As Halloween nears and holiday decorations abound, parades are planned and costumes are readied with much excitement. Most of the little ones at Open House will have no memory of last Halloween and may become confused and overwhelmed by the day’s events. Therefore we are passing along some tips for helping young children enjoy Halloween’s  “kooky” creativity while managing its “spooky” side.
Since most young children enjoy playing dress-up, eating sweets, and visiting neighbors, focus your child’s Halloween on these activities.  However, even with the best of preparation children can become overexcited and or frightened by Halloween costumes and decorations. Old anxieties, insecurities, and fears may become activated and compound with new ones, affecting your child’s behavior at home and in school. 
Children may show aggression to defend against vague threats and fear of the unknown. They may regress to clinging, and separation fears once thought resolved may reappear. Children may show a sudden drop in verbal communication as they try to process such abstract concepts as ghosts. The dividing line between fantasy and reality may become blurred; therefore this is a good time to talk with your child about what is real and what is pretend.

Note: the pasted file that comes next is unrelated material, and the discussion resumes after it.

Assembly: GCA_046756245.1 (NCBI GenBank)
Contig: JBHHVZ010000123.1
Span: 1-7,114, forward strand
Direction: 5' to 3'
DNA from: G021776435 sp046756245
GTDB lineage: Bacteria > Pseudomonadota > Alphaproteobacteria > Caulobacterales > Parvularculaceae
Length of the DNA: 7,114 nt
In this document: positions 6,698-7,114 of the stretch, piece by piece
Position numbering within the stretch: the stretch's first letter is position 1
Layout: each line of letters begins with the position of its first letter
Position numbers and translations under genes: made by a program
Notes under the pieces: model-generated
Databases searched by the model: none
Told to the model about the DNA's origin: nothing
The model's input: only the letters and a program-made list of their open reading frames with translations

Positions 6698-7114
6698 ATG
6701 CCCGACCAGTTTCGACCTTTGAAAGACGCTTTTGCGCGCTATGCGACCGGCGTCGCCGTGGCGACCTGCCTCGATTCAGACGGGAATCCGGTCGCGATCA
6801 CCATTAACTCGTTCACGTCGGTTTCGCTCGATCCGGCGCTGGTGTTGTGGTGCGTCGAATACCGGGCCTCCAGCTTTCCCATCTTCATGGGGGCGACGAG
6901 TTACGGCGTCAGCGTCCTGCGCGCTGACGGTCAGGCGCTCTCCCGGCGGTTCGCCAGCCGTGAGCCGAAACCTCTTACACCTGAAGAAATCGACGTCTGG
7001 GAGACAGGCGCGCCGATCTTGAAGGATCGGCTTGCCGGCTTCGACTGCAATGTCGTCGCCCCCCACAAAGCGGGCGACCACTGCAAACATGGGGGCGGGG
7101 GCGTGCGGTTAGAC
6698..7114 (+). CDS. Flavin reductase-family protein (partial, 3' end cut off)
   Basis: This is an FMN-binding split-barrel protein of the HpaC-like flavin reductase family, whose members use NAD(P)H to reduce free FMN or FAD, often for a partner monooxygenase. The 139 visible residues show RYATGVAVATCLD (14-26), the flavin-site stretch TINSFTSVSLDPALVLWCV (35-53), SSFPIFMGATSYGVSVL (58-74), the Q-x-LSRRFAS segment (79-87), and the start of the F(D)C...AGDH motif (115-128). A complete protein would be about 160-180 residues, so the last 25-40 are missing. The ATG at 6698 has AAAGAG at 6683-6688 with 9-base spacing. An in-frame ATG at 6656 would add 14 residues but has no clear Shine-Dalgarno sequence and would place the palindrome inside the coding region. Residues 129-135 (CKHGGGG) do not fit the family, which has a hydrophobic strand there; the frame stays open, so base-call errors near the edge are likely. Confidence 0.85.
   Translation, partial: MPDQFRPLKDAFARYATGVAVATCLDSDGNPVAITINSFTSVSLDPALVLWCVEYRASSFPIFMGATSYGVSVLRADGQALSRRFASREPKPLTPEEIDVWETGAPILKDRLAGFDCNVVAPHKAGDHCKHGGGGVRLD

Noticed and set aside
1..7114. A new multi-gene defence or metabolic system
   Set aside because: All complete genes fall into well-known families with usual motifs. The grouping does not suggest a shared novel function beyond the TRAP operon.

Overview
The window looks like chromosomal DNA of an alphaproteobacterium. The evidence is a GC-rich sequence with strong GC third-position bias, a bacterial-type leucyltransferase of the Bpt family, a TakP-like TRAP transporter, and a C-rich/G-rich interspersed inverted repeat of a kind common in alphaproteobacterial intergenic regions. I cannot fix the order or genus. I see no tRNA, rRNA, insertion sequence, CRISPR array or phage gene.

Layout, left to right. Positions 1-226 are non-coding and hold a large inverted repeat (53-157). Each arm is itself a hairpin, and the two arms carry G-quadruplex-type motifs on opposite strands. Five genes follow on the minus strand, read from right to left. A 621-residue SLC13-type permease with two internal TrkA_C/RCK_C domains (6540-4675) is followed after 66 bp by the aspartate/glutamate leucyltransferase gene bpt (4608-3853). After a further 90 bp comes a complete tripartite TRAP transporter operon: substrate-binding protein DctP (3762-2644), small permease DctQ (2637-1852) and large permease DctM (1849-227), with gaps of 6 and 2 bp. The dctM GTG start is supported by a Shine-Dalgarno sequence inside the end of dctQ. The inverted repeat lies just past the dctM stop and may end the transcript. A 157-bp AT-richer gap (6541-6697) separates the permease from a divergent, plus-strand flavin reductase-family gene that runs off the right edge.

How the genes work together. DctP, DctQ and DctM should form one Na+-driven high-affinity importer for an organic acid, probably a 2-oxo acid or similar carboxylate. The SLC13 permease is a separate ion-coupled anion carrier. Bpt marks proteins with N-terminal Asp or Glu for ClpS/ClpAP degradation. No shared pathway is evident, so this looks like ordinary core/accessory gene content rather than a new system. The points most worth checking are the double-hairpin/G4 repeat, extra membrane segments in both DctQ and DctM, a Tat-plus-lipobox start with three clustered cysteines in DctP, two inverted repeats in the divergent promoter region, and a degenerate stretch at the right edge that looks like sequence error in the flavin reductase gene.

To help your child enjoy Halloween, Open House has developed school-wide policies.

  • We will read about and discuss Halloween.
  • Classroom festivities will be developmentally appropriate.
  • Costumes and masks will not be worn at school.
  • “Dress-up” or face painting may be a choice in some classrooms.
  • Weapons of any kind may not be brought to school.

We also have some general suggestions, which may be helpful:

  • Reading books at home about Halloween will provide a forum for your child to ask questions and share feelings.
  • When adults or children wear a mask, they should remove it periodically so that young children can be reassured that there “really is a person behind there”.
  • Let your child know that there is no failure on his/her part to be afraid.  All feelings are valid and should be acknowledged.  Calmly reassure your child that you love them and that you will always do your best to keep them safe. 


For more on Halloween see the links below: